Sarah Palermo of the Keene Sentinal has a great piece that affirms the Maker’s Bill of Rights:
WINCHESTER — William L. Morse remembers a young woman who came to his auto repair shop a few months ago with a $3,000 repair bill hanging over her head.
He examined the car, which had been diagnosed by a dealership service shop, and repaired the vehicle for $300, he said.
“I’ve heard some pretty good horror stories,” says Morse, the Bill in Bill’s Ashuelot Garage in Winchester.
Many people are sent to dealerships for their repair work because of what he and other independent mechanics see as a monopoly on information.
From the time the Model T was introduced until recent years, cars operated on mainly mechanical systems. This gear connected to that belt, and the whole thing went “vrrooom.”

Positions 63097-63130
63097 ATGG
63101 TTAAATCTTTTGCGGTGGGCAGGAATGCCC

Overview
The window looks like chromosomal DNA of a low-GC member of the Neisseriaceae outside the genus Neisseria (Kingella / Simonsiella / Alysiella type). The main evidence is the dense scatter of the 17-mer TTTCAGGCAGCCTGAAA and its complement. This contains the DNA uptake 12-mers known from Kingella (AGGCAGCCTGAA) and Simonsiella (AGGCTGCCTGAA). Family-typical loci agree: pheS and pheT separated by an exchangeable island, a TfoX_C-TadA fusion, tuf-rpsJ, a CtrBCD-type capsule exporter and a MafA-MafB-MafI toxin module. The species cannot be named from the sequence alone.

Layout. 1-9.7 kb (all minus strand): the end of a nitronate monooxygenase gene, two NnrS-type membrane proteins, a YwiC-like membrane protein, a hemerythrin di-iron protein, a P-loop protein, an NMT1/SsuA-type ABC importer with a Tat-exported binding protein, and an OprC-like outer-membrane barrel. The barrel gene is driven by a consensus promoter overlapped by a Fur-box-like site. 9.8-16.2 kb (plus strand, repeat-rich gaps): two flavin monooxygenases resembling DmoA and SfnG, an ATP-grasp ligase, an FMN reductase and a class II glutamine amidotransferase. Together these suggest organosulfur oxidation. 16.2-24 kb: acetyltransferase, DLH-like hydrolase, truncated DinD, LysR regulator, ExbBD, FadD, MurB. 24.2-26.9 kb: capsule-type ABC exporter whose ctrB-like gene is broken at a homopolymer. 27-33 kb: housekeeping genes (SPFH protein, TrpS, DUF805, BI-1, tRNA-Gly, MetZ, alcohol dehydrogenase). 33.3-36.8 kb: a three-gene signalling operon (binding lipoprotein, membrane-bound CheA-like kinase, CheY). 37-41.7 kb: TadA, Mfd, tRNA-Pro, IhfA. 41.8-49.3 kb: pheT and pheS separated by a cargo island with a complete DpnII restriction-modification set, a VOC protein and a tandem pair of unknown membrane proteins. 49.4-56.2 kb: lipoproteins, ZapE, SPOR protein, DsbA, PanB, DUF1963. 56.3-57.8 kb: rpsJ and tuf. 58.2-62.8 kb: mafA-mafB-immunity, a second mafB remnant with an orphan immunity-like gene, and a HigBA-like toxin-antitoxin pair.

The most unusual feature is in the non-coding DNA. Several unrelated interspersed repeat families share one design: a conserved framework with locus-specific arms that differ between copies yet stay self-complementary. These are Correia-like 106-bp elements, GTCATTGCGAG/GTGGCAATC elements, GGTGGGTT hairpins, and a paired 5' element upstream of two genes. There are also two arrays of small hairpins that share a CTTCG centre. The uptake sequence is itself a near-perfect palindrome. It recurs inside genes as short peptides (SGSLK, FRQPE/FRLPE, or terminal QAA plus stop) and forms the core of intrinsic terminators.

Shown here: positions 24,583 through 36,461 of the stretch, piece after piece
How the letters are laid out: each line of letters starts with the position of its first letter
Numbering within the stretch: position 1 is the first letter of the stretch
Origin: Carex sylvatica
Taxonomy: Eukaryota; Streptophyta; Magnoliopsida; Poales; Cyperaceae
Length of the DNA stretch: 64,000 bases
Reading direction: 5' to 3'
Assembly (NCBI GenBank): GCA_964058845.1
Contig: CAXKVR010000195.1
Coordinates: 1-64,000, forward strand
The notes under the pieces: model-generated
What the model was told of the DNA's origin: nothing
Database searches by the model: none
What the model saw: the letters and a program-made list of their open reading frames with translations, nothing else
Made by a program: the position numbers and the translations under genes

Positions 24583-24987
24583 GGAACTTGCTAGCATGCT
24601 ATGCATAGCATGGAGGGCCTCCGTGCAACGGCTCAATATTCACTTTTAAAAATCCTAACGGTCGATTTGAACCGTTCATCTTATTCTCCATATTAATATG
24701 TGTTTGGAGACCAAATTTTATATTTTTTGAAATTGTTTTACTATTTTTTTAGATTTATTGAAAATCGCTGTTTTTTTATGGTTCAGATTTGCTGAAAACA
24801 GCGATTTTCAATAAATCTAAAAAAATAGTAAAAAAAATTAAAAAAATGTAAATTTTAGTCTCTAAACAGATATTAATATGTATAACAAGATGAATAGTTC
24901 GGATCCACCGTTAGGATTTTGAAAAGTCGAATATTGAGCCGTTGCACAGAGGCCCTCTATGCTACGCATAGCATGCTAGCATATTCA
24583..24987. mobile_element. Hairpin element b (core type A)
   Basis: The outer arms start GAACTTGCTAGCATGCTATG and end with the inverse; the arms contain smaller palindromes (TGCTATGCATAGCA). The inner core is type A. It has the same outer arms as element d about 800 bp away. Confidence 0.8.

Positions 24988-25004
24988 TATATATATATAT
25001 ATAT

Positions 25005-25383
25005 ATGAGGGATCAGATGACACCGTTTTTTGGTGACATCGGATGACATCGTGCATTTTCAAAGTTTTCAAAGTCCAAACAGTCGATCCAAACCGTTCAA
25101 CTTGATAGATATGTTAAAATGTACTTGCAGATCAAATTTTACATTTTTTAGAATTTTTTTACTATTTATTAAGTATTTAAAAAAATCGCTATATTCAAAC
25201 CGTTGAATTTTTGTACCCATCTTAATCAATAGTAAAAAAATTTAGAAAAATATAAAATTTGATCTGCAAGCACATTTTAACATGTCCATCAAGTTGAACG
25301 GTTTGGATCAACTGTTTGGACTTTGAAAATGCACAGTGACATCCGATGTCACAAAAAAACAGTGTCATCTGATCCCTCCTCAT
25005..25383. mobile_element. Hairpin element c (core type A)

When it didn’t, a mechanic could open the hood or roll underneath to see which part was broken and fix or replace it.
Now, computers control most of the car, and diagnosing problems means buying and continually updating a computer system that plugs into the car’s computer and reports a code, telling the mechanic where the problem is.
The price of the system and the continual upgrades vary, according to technicians and shop owners. Some programs can be $100, while others cost a couple thousand, said Leon Watkins, co-owner of Leon’s Auto Center in Keene.
And sometimes, even with a system to translate the code shown on the computer into the appropriate problem, mechanics are still out of luck — if the code is a brand new one.